Once an issue that polarized the US, immigration reform now enjoys growing bipartisan support. Democrats and Republicans are negotiating a path to legalization, and perhaps citizenship, for 11 million illegal immigrants.
With Congress on recess for spring break, US President Barack Obama has pushed the House and Senate to finish the job of drafting comprehensive immigration reform by April, calling on both political parties to capitalize on recent bipartisan progress toward a deal.
"We are making progress. But we've go to finish the job, because this issue is not new," the president said recently during a citizenship ceremony at the White House for 28 new Americans. "Everybody pretty much knows what's broken; everybody knows how to fix it."
After years of polarization over how to deal with America's 11 million unauthorized immigrants, support for a bipartisan deal has gained momentum since President Obama's victory in the November presidential election.
Republican Senator Rand Paul - a key figure in the conservative Tea Party movement - has spoken out in favor of legalization, revealing a potential game-changing shift within the Republican Party in favor of immigration reform.
"Prudence, compassion and thrift all point us toward the same goal: bringing these workers out of the shadows and into becoming and being taxpaying members of society," Paul told the US Hispanic Chamber of Commerce.
He was just the latest member of the Republican Party, which took a hard-line toward illegal immigrants during the presidential campaign, to signal an opening for a bipartisan deal.
Both Senate Republican leader Mitch McConnell and Republican House Speaker John Boehner have expressed support for the negotiations of the so-called "Gang of Eight," a bipartisan group of senators hammering out immigration reform legislation. Meanwhile, Democratic Senator Chuck Schumer has said that the group is "very close to agreement."
"Nobody would have ever anticipated the discussion to be starting at a new starting point, that key Republicans are on board for a comprehensive overhaul and for a legalization program," Audrey Singer, an expert on immigration with the Brookings Institute, told DW.
Rebranding the Republican Party
In the aftermath of their defeat in the November presidential election, some key Republicans began to critically examine the rightward shift that the party had taken under the influence of the Tea Party movement.
The Republican National Committee, the party's leadership body, commissioned a five-person panel to make recommendations on how the GOP could broaden its appeal. The panel's report encouraged Republicans to reach out to America's growing minority groups -the gay and lesbian, African American, Asian American and above all Latino communities.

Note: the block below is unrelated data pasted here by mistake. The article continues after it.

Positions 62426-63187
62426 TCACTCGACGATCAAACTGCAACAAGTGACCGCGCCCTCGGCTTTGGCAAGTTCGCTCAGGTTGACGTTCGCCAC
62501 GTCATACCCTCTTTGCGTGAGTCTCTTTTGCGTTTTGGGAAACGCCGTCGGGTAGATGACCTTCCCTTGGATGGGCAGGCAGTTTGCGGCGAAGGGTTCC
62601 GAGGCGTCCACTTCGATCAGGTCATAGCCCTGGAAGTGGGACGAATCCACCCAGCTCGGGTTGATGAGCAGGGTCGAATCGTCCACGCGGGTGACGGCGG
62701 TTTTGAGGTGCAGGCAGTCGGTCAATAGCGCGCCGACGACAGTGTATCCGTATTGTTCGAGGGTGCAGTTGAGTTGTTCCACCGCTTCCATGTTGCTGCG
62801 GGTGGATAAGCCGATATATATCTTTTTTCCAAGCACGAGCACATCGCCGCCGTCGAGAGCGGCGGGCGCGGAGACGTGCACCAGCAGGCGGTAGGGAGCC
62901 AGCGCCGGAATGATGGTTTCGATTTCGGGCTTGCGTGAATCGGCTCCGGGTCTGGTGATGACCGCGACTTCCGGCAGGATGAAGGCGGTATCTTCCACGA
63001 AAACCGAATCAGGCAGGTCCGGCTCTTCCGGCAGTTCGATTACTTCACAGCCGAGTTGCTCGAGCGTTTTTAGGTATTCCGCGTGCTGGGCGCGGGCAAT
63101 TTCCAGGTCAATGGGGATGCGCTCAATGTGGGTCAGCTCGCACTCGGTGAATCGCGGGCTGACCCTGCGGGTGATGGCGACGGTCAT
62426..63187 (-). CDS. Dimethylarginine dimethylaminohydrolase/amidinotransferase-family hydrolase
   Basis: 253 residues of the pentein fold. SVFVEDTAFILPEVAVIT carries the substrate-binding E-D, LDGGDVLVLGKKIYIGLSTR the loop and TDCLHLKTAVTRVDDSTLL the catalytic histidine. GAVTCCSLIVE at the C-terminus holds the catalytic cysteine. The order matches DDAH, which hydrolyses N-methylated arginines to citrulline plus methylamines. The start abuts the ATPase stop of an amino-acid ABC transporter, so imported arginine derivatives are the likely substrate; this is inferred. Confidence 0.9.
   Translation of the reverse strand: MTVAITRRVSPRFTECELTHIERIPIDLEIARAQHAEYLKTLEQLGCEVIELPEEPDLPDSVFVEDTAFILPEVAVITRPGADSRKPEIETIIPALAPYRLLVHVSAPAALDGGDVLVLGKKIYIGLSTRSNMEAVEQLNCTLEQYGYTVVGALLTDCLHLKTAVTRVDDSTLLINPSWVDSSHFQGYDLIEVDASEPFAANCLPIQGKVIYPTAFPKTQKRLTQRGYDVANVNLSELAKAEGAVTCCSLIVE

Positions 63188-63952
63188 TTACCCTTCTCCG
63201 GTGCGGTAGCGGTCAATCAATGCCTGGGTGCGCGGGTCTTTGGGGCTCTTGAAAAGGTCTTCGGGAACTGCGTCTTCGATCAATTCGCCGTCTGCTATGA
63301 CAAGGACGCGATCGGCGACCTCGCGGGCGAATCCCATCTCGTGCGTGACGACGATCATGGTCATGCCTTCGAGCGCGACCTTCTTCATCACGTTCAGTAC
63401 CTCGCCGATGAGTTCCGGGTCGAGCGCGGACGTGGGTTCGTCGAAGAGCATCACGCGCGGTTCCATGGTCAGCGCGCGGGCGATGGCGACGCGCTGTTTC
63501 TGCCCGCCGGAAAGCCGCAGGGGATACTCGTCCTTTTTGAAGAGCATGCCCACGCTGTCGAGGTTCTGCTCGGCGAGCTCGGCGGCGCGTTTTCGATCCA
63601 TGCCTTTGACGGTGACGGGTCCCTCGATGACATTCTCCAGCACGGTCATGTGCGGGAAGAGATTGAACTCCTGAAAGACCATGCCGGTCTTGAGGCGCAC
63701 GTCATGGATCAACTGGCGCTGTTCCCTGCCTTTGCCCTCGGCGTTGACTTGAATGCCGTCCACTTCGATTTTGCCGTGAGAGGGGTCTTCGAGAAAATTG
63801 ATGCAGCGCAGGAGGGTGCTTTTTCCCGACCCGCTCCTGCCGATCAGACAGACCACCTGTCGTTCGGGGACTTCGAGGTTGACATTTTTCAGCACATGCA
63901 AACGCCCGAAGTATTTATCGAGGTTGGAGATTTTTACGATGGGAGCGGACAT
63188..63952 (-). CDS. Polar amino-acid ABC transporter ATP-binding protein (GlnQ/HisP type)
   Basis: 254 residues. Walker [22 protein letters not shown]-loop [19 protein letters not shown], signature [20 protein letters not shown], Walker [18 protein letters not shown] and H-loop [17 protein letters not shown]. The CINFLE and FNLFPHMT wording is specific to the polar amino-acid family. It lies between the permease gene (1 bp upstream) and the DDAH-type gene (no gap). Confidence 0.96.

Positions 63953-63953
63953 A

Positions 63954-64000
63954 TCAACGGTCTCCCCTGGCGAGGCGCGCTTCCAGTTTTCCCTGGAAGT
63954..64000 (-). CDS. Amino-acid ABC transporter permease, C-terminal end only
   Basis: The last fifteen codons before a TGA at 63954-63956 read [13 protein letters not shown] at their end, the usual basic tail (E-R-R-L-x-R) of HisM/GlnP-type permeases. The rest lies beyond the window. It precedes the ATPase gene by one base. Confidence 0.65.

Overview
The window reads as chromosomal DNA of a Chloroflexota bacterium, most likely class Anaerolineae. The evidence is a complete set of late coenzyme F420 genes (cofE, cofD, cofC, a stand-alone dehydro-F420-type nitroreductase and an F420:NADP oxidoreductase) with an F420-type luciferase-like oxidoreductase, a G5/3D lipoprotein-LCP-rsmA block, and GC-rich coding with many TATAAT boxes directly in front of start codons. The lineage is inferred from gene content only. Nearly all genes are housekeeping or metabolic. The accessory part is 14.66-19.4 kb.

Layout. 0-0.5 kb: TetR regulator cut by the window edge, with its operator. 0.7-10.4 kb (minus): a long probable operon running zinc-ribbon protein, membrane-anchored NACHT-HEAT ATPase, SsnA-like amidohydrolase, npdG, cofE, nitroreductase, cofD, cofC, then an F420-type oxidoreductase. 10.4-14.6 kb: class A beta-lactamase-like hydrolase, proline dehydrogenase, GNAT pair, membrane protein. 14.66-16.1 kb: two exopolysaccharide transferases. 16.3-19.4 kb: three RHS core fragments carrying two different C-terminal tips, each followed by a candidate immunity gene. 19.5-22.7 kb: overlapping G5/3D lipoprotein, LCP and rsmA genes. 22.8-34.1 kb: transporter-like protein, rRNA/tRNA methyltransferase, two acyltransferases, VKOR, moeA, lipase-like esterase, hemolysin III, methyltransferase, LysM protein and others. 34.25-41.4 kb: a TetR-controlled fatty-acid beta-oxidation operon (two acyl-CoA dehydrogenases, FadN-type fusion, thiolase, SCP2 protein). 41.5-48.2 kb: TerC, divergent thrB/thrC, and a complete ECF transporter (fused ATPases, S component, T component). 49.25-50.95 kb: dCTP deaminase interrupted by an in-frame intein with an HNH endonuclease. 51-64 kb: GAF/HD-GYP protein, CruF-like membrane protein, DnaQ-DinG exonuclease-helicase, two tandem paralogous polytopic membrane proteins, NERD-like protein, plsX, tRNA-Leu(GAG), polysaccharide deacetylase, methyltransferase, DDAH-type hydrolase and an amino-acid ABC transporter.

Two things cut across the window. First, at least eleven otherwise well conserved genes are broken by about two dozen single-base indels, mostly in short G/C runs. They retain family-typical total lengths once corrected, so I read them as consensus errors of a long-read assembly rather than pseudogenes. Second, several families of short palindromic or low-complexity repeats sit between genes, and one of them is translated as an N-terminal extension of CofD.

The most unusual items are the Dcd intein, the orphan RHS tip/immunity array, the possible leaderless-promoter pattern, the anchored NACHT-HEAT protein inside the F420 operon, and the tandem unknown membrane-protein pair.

According the US Census Bureau, some 50 percent of newborns are minorities, with minority groups expected to represent a majority of the overall US population by 2043.
In response to America's changing demographics, the RNC report explicitly called on the party to embrace comprehensive immigration reform. Such reform was once, and by some conservatives is still, considered amnesty by the Republican Party.
"The Republican Party awakened to this new demographic reality and the future, and looking at their own future in terms of 'how are we going to survive as a party, we need to appeal to this growing sector of the population,'" Clara Rodriguez, a professor of sociology at Fordham University, told DW.
In the past, many Republicans justified their opposition to a legalization program on the grounds that the federal government was not doing its job of enforcing immigration law. But in the second term of the Bush administration and now under the Obama administration, deportations of illegal immigrants have jumped precipitously. In 2012, Immigration and Customs Enforcement (ICE) deported a record 409,849 people.
"It's going to be much more difficult to make a legitimate argument today, relative to 2007, that says that the government is not serious about enforcing immigration laws," Demetrios Papademetriou, the president of the Migration Policy Institute, told DW.
Business and labor lock horns
Some details from the Gang of Eight's negotiations have been leaked to the public. The New York Times has reported that a deal would offer illegal immigrants a permanent resident visa - a green card - in a decade, and then the possibility of citizenship after three more years.
The deal would also establish a temporary guest worker program. But the US business community and organized labor have proven unable to agree on how many people should be issued temporary work visas and how much they should be paid.
The AFL-CIO, America's largest labor federation, has accused the US Camber of Commerce of trying to use the immigration debate to drive down wages by gaining access to a large pool of cheap labor. The chamber, for its part, has said the business community does not seek to pay foreign workers any less than American workers.
"Organized labor is protective of both immigrant and native born workers and is wary of long-term, large-scale temporary worker programs," Singer said. "Business on the other hand is interested in filling in gaps quickly to stay competitive and to have access to workers when they need it, so they're much more interested in expanding temporary workers."
According to Papademetriou, labor and business do agree that immigrant workers should be able to receive permanent residency at some point and switch jobs. But whether or not that can form the starting point of a potential agreement remains to be seen.
"The devil is always in the details," he said.
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